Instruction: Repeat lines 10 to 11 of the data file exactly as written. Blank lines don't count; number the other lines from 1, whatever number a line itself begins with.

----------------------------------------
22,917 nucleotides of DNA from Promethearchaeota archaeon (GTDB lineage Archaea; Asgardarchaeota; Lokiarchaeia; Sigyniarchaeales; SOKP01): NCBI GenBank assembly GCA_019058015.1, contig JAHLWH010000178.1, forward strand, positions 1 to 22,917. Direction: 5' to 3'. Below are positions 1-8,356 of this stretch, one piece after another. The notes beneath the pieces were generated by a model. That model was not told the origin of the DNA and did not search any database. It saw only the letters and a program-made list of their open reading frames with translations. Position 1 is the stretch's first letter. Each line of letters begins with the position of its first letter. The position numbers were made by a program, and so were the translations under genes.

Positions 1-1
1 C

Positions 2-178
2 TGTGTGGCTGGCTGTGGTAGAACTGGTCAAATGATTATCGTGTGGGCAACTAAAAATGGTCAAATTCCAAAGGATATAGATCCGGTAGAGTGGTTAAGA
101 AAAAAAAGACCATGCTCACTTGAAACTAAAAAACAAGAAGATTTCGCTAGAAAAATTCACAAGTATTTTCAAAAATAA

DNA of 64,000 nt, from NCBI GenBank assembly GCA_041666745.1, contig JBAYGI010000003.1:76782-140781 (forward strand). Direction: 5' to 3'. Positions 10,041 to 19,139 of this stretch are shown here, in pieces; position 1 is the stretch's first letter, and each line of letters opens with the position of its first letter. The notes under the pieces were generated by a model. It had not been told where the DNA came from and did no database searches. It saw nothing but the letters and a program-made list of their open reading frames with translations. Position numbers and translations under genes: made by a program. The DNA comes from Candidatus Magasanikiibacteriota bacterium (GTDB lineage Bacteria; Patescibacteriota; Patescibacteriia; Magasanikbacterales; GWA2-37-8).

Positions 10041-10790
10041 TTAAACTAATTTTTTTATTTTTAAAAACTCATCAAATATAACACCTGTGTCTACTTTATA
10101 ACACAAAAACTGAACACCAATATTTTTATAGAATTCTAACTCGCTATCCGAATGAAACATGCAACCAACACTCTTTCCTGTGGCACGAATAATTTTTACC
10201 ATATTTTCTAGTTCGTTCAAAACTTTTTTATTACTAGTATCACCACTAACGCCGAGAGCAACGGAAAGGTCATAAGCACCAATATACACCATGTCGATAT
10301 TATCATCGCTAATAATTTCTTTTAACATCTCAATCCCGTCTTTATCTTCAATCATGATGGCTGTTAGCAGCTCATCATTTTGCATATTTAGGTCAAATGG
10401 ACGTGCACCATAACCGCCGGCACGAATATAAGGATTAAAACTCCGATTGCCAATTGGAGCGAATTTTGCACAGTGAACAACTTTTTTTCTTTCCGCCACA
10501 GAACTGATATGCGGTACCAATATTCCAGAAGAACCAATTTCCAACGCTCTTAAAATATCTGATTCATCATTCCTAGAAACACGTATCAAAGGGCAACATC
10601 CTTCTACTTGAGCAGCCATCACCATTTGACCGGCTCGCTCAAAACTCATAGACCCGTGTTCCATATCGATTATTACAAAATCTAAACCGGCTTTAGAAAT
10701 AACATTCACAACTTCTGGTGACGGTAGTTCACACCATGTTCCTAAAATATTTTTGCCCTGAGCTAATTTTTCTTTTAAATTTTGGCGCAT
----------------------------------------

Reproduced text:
10101 ACACAAAAACTGAACACCAATATTTTTATAGAATTCTAACTCGCTATCCGAATGAAACATGCAACCAACACTCTTTCCTGTGGCACGAATAATTTTTACC
10201 ATATTTTCTAGTTCGTTCAAAACTTTTTTATTACTAGTATCACCACTAACGCCGAGAGCAACGGAAAGGTCATAAGCACCAATATACACCATGTCGATAT